Disclaimer: I do not own Inception.
a/n: This was inspired by a series of sketches by the lovely elontirien on deviantArt. If you want to look at the deviation, ask, and I'll see if I can work around fanfiction's violent dislike of links and get you there.
p.s. I still love each and every single one of you amazing people who have showed me love and affection over the past few days. I'll admit, I've never gotten this many reviews and faves in my life. w;
"Arthur, we don't need a new Extractor."
Ariadne was trying to catch up with him through a typical mid-May tourist flock, all ogling the Parisian landmarks lining the Champs Élysées. It was partly due to said tourist flock that she was trailing behind him. She blamed the other half of the problem on the fact that he had told her to look nice—"But I always look nice." "Nicer."—for this "meet and great" (which, in Arthurese tended to mean "coercion"), and she had subsequently made the terrible decision to wear a pair of turquoise Mary-Jane heels that, while slightly less painful than the ordinary formal women's shoes, were still Hell on Earth to walk in, and she was running.
Also, Arthur was walking quickly.
And, finally, he stopped walking and turned around to give her the least impressed expression she had seen cross his face in a while. Come to think of it, she was fairly certain that look was reserved for Eames.
"I do believe you know better than to talk about our job in public, Ariadne," he said, and she rolled her eyes, dragging a hand through her hair. Her feet hurt.
"And I do believe you know better than to think I'll keep quiet if you're going to go walking off without me," she retaliated, eyebrow arching. "And anyway, you're the one who called me. Remember that I'm doing you a favor on this one."
Arthur chose that moment to look a) incredibly uncomfortable and b) highly irritated.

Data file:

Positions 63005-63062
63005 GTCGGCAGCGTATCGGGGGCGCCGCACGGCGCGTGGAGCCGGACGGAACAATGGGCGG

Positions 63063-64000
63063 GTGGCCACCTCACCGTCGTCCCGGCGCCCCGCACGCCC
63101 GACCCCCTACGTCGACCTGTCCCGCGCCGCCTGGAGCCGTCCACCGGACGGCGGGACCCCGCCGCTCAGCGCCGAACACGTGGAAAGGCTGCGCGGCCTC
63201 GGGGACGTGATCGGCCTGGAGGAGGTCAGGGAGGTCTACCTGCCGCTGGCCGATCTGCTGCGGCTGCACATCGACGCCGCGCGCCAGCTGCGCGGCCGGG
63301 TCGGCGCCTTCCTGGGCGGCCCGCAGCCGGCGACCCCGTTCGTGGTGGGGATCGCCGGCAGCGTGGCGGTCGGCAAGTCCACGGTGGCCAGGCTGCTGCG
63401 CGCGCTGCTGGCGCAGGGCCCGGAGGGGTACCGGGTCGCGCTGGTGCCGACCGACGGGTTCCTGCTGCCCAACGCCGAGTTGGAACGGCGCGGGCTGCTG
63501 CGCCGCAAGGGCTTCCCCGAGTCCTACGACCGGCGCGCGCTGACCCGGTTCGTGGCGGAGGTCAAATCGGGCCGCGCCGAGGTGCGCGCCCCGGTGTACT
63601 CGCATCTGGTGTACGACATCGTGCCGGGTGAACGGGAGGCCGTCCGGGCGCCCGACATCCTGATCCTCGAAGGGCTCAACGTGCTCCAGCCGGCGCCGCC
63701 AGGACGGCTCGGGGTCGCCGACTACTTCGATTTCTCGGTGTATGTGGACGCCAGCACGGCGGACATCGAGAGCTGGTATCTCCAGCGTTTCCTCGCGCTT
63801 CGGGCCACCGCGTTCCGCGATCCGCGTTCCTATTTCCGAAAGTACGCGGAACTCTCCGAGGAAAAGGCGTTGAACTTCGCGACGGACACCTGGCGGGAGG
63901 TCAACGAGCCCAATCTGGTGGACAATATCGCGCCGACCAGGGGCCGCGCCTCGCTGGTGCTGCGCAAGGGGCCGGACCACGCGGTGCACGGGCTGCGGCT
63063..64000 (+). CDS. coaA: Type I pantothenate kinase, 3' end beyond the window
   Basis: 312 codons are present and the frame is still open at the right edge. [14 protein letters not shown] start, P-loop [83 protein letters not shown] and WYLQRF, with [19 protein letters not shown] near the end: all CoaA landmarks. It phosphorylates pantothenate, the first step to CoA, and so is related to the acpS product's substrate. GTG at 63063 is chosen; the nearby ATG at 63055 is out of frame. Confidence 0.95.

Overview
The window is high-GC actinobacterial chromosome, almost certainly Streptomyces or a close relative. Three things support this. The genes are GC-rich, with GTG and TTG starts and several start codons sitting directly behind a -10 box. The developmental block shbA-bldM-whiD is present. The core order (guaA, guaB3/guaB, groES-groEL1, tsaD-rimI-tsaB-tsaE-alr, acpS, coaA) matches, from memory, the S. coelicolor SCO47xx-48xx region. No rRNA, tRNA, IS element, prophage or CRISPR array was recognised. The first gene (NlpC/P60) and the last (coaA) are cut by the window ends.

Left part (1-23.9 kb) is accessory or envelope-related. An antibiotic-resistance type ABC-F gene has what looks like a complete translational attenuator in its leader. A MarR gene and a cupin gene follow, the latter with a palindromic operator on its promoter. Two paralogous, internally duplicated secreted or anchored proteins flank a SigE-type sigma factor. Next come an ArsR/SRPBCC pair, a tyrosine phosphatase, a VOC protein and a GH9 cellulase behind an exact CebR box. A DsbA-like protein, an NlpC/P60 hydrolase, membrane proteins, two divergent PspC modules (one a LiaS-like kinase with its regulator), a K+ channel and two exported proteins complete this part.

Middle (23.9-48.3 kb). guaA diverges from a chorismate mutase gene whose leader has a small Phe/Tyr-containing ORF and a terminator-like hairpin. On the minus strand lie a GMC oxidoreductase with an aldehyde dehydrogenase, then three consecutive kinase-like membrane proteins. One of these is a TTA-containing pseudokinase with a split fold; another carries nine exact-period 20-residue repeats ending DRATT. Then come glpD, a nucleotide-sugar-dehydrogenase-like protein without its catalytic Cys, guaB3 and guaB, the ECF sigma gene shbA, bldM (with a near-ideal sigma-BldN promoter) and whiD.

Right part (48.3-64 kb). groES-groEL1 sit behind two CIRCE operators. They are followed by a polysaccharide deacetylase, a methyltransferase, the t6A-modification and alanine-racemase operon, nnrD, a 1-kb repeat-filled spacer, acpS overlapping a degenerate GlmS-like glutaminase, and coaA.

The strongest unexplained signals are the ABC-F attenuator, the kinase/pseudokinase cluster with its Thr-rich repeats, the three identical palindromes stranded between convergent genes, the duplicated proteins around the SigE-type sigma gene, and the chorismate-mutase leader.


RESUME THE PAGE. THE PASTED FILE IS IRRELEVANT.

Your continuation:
"Jesus, you're ornery."
Ariadne laughed, tossing her head back.
"Poutain, tu m'emmerdes," she said, sickly amused and thinking that she probably should have told him that her cat just died, hence her terrible mood.
Alas, she did not.
"Et toi, salope," he returned with a very callous smirk, starting to walk again. Her heels clicked on the pavement as she fell in step beside him, shaking her head.
"Touché. Are we finished?"
"Sure. Now would you please explain to me again why you think we need a new leader? You'd be plenty good at the job, and you know it."
He sighed, slipping his hands into his pockets as they paused at a crosswalk.
"Ariadne, we both know that I don't consider myself a leader. The question is not whether I can or cannot do it, but how well I can do it. Considering how unnerving the thought of leading jobs is to me, I doubt I would live up to whatever potential I have. And anyway, we've worked with Jacques before. Stop worrying."
She grimaced as she stepped onto the curb, adjusting the strap of her satchel on her shoulder, eyeing a small family unit bickering over restaurants on the corner.
"Point taken. Still, I can't say I like the sound of him. Eames was laughing way too hard for this to be a good thing."